Source Photonics’ Du Yuzhang looks at the relationship between the two technologies as the industry moves into a new era of broadband infrastructure.
Back in February 2017, when Samsung showcased its fixed 5G products at the Mobile World Congress in Barcelona, the vision of delivering home internet service with 5G technology was ignited. Prior to that, in 2016, when AT&T was doing a trial using its 5G network, fixed wireless 5G technology enabling home broadband access was proposed. It was indeed an appealing solution to customers, particularly in regions where deploying new fibre infrastructure for FTTH can be expensive.
So, what is the relationship between 5G and FTTx, in terms of technology and end-market application? Will wireless and wireline networks, the two essential channels of internet access, converge into one single network with the advent and adoption of 5G? We delved into these questions, with China, the market that built over 40% of all the 4G base stations worldwide and bought over 75% of all GPON & EPON equipment globally, as the case in point.
Fundamentally, wireless communication, either 3G or 4G, is about maximising utilisation of limited radio channel bandwidth to connect as many user devices as is feasible to the air interface. A typical 4G LTE base station, consisting of antenna, RRU and BBU, connects downwards to mobile phones, and upwards to IP transport equipment such as PTN.
Compared to LTE, 5G enhances the data rate between the air interface and the user equipment by exploring a new territory of radio frequency for higher channel bandwidth, with 3.5GHz and millimetre wave being used; employing even more antennas than in 4G for massive MIMO; adopting higher order modulation and better coding schemes and using more advanced multi-access technologies than OFDM, which is used in LTE. With higher-than-3.5GHz channels being exploited, base stations coverage will inevitably shrink, and it will lead to at least two or three times higher density of base station deployment than in 4G.
In fact, coverage of 4G LTE has already been relatively sufficient in China.
As of 2017, the availability of 4G LTE is 73.83%, ranking within the top 20 nations/regions worldwide. On the other hand, FTTH has covered more than 90% of urban and 30% of suburban households. The availability of both wireless and FTTx infrastructures in China makes it a good market for access networks, but economically, it does not make sense to render obsolete the already existing FTTx infrastructure and use 5G to deliver home broadband service instead.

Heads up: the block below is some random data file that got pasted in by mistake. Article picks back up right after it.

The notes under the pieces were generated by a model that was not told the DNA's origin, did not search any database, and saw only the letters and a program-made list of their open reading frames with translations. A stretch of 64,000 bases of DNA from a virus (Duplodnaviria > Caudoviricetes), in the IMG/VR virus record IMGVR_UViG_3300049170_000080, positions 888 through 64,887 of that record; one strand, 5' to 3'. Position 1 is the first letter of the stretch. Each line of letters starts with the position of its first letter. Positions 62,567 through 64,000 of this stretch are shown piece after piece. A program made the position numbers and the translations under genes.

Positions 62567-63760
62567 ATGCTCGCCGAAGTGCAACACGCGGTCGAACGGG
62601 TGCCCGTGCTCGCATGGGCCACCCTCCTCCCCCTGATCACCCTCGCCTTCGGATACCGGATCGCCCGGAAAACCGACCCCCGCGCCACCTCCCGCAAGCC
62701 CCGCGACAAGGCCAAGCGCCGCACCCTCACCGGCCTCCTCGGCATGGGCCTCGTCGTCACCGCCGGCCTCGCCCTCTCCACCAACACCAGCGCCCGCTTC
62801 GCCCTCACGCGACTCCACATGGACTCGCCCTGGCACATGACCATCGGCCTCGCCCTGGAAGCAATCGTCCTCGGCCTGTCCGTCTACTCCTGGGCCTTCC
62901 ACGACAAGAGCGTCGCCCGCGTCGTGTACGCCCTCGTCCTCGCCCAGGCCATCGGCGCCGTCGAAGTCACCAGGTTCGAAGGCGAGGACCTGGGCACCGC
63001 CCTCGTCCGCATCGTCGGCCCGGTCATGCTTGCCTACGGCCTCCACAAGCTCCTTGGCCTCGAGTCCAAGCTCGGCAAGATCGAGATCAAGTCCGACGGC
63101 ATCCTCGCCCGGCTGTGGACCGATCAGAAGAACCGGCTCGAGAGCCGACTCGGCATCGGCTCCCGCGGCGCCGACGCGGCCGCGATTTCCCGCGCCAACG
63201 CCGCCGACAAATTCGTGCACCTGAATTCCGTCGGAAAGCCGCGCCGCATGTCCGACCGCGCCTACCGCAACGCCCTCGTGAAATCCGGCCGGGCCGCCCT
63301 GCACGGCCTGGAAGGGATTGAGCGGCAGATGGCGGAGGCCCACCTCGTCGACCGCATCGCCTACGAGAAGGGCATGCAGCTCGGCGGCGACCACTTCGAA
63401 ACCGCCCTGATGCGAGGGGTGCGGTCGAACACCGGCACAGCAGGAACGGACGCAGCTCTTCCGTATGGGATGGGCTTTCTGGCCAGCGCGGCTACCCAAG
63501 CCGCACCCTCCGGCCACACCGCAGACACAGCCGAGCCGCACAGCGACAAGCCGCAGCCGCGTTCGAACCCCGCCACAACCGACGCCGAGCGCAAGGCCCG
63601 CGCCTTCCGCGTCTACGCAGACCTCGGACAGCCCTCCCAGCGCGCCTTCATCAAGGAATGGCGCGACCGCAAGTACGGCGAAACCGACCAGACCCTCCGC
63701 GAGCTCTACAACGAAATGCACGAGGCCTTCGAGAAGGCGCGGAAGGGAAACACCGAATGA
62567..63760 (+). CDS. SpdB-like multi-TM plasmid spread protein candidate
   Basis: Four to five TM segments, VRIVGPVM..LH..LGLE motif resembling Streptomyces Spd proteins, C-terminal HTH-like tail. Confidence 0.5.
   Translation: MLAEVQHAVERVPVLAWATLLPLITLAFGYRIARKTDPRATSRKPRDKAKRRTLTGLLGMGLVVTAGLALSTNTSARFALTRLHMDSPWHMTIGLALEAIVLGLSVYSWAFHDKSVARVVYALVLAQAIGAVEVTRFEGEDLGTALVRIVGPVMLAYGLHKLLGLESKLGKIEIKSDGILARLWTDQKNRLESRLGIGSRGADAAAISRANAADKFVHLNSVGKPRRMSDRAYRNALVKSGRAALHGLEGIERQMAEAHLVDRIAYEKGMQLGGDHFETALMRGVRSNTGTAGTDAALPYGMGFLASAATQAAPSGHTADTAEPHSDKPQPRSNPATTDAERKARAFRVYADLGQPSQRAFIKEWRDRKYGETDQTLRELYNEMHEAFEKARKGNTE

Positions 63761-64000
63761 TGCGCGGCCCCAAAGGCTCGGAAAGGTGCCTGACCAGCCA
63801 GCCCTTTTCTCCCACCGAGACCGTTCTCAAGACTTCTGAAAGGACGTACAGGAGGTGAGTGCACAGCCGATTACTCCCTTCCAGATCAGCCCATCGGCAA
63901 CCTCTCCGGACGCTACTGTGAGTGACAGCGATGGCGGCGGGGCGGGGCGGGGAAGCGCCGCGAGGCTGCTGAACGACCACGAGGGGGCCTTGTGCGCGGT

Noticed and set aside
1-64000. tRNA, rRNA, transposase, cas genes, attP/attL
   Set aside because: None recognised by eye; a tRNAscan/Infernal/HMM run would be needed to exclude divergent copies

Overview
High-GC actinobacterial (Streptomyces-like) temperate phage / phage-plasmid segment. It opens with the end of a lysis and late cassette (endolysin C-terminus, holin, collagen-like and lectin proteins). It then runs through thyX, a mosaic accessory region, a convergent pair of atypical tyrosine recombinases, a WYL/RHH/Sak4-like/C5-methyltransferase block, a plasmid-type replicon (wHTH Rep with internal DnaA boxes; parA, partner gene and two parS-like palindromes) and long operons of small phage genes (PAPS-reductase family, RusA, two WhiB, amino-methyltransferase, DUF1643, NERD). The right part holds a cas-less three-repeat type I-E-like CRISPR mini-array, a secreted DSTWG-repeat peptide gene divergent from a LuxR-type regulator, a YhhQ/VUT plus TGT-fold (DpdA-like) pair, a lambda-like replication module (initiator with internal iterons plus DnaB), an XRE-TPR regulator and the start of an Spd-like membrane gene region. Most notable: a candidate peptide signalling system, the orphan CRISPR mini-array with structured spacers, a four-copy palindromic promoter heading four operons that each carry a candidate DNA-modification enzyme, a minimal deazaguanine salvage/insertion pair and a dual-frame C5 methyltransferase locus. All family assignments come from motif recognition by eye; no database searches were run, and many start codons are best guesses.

Since the rollout of the “Broadband China” initiatives in 2013, EPON and GPON have become widely available across China. 10G PON emerged in 2015, when China Telecom upgraded its legacy EPON system to 10G EPON OLT in tier-1 metropolis areas including Shanghai. From the speed of connectivity perspective, the data rate that an end user experiences with 10G PON OLT is similar to that of 5G wireless.
However, take for example XGSPON. It has an optical split ratio of 1:128; 25% over-subscription; 92% bandwidth efficiency and a downstream data rate of up to 286 Mbps compared to the typical 5G download speed of over 100 Mbps, assuming downstream capacity of the base stations is 20 Gbps. Therefore, at least in the short term it is unlikely that 5G will be much more superior to that of 10G PON in terms of the end-user data rate.
In addition, 5G won’t be widely deployed until 2020, according to China Mobile, one of the pioneers in the commercialisation of 5G. On the other hand, 10G PON has already been shipping in volume since 2015. As of 2017, the optical communication solution for 5G had not yet reached a global-wide consensus. For the front-haul application, the proposals include 25G SFP28 and 100G QSFP28 and 25G WDM-PON, while for back-haul, 50G QSFP28, 25G tunable WDM and NGPON2, are some of the contenders.
Most of which are very expensive solutions. While investment on 5G in China is expected to be triple that of the investment made in 4G, 10G PON optical transceivers have become very affordable by late 2017. It is important to note that the Optical Distribution Network (ODN) typically counts for 50% to 70% of the total cost of an FTTx network and since FTTH has covered more than 90% of urban and 30% of suburban households in China, the incremental cost to upgrade EPON/GPON to 10G PON will be more cost efficient, compared with deploying 5G.
Based on the above facts, we know that in China, FTTx will co-exist with 5G wireless, serving both fixed access and mobile customers. There will not be convergence between wireless and wireline internet access, in which 5G rather than FTTx will deliver home broad access service, as may possibly happen in North America and Europe. However, a convergence of the two systems is still possible. In the long run, there will still be two separate systems, 5G wireless and FTTx, on the backhaul or IP transport side. Wireless and FTTx will share the same physical infrastructure including central offices and fibre cable.